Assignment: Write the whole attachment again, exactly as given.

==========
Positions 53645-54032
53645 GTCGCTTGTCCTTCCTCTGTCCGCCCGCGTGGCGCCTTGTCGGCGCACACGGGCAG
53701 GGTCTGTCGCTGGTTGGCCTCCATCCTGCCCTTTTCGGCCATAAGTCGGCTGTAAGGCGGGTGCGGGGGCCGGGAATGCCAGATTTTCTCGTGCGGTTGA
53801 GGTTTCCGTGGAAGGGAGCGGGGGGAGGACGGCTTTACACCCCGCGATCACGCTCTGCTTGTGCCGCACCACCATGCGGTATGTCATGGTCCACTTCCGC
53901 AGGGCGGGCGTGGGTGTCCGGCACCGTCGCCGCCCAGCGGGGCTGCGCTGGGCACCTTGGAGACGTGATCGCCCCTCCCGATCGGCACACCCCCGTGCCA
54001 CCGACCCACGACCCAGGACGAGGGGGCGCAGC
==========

Positions 53645-54032
53645 GTCGCTTGTCCTTCCTCTGTCCGCCCGCGTGGCGCCTTGTCGGCGCACACGGGCAG
53701 GGTCTGTCGCTGGTTGGCCTCCATCCTGCCCTTTTCGGCCATAAGTCGGCTGTAAGGCGGGTGCGGGGGCCGGGAATGCCAGATTTTCTCGTGCGGTTGA
53801 GGTTTCCGTGGAAGGGAGCGGGGGGAGGACGGCTTTACACCCCGCGATCACGCTCTGCTTGTGCCGCACCACCATGCGGTATGTCATGGTCCACTTCCGC
53901 AGGGCGGGCGTGGGTGTCCGGCACCGTCGCCGCCCAGCGGGGCTGCGCTGGGCACCTTGGAGACGTGATCGCCCCTCCCGATCGGCACACCCCCGTGCCA
54001 CCGACCCACGACCCAGGACGAGGGGGCGCAGC